All it requires is that if a party wishes to voluntary clean up a site and also seek contribution, then it needs to reach a settlement with the Federal or State government to ensure that the cleanup is going to be done in accordance with the National Contingency Plan.
The National Contingency Plan is a volume of Federal regulations that specifies how cleanups need to be done.
By reaching a settlement with the Federal Government on... on the... the details of the cleanup, it relieves a Federal court of having to make that determination in a contribution action.
As it stands right now in a case such as this, the Federal court is going to be forced to make the determination of whether or not there is compliance with the NCP.
And that's a highly technical issue and it's an issue that ought to be addressed in the first instance by the Federal or State officials who are experts in these matters.
As it stands right now, if there is no extinguishment of the underlying liability, the court is going to have to... the Federal courts are going to have to resolve these issues without the guidance of those people who are most knowledgeable on that very issue.
Justice Ginsburg: Mr. Minear... Minear, I have a practical question.
It... it seems like EPA has higher priorities, properly has higher priorities than... than to be making deals with each person who wants to clean up a contaminated site.
And you said you have to get the settlement.
How mechanically... how easy it is... how easy is it for someone in the position of Aviall Services to say, EPA, we've been told that we've got a contaminated site?
Cooper contributed to it.
We'd like to get this cleaned up quickly.
Would you give us a settlement?
Mr. Minear: Well, we assume... this is the... the warnings about this site were originally brought by the State officials, and we assume that the State officials would have happily entered into a settlement agreement that would have obligated Aviall to clean up the site.
There's nothing in the record that indicates the State that took notice of this site would not have been willing to do so.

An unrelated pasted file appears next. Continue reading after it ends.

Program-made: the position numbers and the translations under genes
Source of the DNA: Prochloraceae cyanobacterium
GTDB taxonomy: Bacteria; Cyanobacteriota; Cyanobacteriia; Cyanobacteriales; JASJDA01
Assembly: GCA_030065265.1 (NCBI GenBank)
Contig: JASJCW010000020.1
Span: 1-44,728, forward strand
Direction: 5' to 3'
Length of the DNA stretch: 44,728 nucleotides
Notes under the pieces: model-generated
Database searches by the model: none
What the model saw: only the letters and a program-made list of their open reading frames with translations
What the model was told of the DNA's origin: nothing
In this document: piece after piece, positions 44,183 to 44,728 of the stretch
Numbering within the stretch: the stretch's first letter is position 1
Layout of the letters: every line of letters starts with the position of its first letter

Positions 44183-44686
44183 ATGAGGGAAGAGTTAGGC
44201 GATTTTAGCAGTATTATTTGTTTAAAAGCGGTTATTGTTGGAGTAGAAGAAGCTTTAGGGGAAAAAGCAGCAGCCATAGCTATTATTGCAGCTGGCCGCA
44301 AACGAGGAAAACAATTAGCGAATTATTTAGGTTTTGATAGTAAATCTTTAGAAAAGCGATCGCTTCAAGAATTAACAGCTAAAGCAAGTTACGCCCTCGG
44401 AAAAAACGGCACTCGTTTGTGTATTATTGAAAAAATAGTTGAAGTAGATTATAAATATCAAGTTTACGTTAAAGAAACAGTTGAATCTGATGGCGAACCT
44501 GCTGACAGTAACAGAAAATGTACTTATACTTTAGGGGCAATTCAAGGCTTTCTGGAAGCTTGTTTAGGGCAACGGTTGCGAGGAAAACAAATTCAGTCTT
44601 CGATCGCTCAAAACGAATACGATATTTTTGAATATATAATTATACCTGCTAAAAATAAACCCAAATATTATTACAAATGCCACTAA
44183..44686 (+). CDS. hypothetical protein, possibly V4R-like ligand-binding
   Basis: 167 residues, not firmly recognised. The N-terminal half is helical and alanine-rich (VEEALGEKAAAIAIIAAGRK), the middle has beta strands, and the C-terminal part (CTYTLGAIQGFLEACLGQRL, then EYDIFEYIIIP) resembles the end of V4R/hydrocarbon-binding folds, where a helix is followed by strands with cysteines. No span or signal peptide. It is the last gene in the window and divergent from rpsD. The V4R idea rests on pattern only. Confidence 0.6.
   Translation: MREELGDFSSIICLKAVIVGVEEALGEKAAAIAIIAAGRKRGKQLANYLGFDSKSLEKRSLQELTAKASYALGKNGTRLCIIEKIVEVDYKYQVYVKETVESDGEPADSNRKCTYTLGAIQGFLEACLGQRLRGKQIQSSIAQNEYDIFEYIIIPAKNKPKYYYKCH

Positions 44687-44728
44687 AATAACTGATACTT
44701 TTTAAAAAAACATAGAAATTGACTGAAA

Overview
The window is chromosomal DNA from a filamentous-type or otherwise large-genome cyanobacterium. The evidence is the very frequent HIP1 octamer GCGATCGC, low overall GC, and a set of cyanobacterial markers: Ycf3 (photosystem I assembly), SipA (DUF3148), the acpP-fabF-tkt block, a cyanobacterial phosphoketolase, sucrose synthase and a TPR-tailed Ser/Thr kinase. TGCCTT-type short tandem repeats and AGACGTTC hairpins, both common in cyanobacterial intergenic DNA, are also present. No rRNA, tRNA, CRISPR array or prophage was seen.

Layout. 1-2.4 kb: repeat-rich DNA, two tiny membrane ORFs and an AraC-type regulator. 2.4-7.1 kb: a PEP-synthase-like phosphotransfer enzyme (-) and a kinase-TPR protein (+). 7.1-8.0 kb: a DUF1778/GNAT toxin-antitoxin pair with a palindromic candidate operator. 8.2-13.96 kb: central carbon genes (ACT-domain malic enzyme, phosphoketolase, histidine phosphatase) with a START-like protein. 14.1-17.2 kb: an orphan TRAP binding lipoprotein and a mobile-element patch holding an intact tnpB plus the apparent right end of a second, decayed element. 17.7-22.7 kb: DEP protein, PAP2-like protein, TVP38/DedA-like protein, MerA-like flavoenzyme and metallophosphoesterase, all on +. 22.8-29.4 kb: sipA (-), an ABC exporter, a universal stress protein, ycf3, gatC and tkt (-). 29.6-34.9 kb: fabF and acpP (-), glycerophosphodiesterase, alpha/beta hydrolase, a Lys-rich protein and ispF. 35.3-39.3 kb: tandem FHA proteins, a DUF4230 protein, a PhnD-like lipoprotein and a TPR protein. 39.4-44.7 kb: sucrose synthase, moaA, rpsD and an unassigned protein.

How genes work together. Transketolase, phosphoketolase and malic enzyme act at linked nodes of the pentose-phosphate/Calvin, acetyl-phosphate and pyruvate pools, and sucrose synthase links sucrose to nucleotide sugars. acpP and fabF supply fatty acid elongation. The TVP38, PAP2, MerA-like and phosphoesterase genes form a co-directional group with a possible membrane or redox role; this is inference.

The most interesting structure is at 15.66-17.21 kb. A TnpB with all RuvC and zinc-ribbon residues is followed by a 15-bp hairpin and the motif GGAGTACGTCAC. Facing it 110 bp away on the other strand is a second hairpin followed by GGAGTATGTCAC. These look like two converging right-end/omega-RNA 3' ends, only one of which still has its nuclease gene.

And under 113(f)(3)(B), an administrative settlement or a judicial settlement with the State would entitle them to contribution.
What's more, they can obtain contribution under State law.
And in fact, Aviall indicated... and it's cited at the petition appendix, page 99a, that this was primarily a contract action.
The CERCLA action was brought primarily--
Justice Ginsburg: But as far as... I just want to know if it's a realistic choice.
Mr. Minear: --Well, we think that in the case... that obviously, EPA has many things on its plate.
And if the... there might be cases where, in fact, the transaction costs are such that EPA will believe it was better addressed by the State rather than the Federal Government.
But in those cases too, it's likely that a suit in contribution is going to entail very high transaction costs as well, and so in those cases in which contribution is most likely to be sought, those cases that are large, major settlements, EPA is going to have the highest incentive to pay attention to--
Justice Ginsburg: But you say the whole... this whole thing could have been cured if Aviall had followed up with the State enforcer and said, give me a settlement agreement.
Mr. Minear: --Yes, that's absolutely right.
Under 113(f)(3)(B), if they had entered into a judicial... administrative settlement with the State, that would entitle them to contribution.
What's more, under the State law, which is Texas Health and Safety Code 361.344(a), all they need for State contribution is to engage in a cleanup that's been approved by the State.
So there are plenty of avenues for cleanup in these cases and for contribution through various mechanisms.
CERCLA is not the only mechanism that's available here.
And as I pointed out before, the parties made the... have stated this was primarily a contract action.
This began as a contract action in which CERCLA was only pled in order to engage... to obtain Federal court jurisdiction.
I'd like to address one other issue here that's been raised by the parties, and I assume that respondents will raise that.
And that is the question of Federal cleanup.
And I would point out that CERCLA is only one of many programs that are provided to clean up Federal sites.
The reply brief of petitioner cites, for instance, the defense environmental reparation program, 10 U.S.C. 2701, in which Congress directly appropriates funds for cleaning up formerly used defense facilities.
There are many mechanisms in which the United States provides for that cleanup apart from CERCLA and it does it in CERCLA as well.